DCSF focus on the remaining LAs re CLLD will be the next phase of the natiional agenda so you may find a CLLD consultant near you soon if you don't akready have one. However your eyats/FS consultants should have a good understanding of the programme anyway.

 

CLLD Expectations: Reception children should be secure (not just working within)at phase 3 by end of year. This is compatible with ELG expectations in CLLD and also with book bands etc. Use of phonics should be the primary strategy used and that is not a failing! Once they can decode confidently then you can support the other axis in the simple view of reading ie reading comprehension which is a key part of the continuing readiong curriculum through to end of primary

End of yr1 secure at phase 5. If they are still at phase 4 (which is a very short transitional phase with no new input really) then they are a year behind in terms of national expectations as phase 5 is basically a years worth of focus!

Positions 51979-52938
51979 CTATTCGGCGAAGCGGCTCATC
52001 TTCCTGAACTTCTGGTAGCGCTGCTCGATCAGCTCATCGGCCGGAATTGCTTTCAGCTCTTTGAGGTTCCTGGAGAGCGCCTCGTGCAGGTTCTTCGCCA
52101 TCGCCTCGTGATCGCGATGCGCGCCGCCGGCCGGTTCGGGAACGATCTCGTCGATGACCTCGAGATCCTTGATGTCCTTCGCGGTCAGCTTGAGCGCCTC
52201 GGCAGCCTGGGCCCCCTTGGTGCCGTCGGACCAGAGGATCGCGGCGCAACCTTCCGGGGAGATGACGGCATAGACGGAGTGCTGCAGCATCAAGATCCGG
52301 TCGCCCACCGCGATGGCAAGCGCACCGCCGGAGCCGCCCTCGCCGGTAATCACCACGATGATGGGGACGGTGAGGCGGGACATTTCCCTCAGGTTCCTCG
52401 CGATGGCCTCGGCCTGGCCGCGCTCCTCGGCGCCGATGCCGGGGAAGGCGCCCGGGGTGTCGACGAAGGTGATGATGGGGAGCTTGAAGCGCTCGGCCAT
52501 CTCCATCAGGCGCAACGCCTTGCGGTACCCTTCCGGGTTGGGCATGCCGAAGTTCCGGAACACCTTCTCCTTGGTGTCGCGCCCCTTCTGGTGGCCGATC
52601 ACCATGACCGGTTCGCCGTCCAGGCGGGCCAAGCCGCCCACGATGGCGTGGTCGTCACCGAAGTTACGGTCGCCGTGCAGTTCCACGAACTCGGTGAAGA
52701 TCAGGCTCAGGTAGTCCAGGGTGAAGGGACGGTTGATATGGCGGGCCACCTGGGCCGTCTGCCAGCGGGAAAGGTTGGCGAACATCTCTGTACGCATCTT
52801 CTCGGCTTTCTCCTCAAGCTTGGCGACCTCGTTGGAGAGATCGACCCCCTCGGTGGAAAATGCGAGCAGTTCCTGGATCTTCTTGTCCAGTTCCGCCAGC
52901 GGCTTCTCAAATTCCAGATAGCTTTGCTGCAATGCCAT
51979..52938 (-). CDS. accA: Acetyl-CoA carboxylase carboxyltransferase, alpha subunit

end of yr2 secure at phase 6. Supporting expectations of level 2.

 

Cx

Edited by catma
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Children in nursery really need to be focusing on phase1 and strand 7 is very important in that. I would rather have children who can orally blend/segment than have loads of PGC but no application when they start in reception! That's not to say that chn can't be supported in phase 2 before reception if they are really ready for it but it's often seen as a race to the letters and not a clear focus on the underpinning skill set required to use them confidently later.

 

 

 

Cx

 

 

I couldn't agree more ... another one of my battles for next year :o

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  • 3 weeks later...
Hi Karen M and welcome to the forum - there are loads of resources you can buy from Jolly Phonics, but to be honest, we generally create our own, and in phase 1 there are so many ideas - on a recent course for this topic we were given a list of books not only to support adults but for the children as well - I will post these over the weekend. Dot :o

 

 

Hi Dot

 

Please can you post those book references to support letters and sounds as we do not have much in the way of alliterative texts or reading lists - just the Jolly Phonics stuff. I would also like to have a longterm plan on how to implement letters and sounds as I am in the middle of planning for next term and am unsure how long to spend on each aspect and phase before moving on to the next. Last year we started Phase 2 in Jan but only got as far as Phase 4 (which was a bit patchy with the middle groups) - any suggestions please?

Edited by LOSINGTHEWILLTOLIVE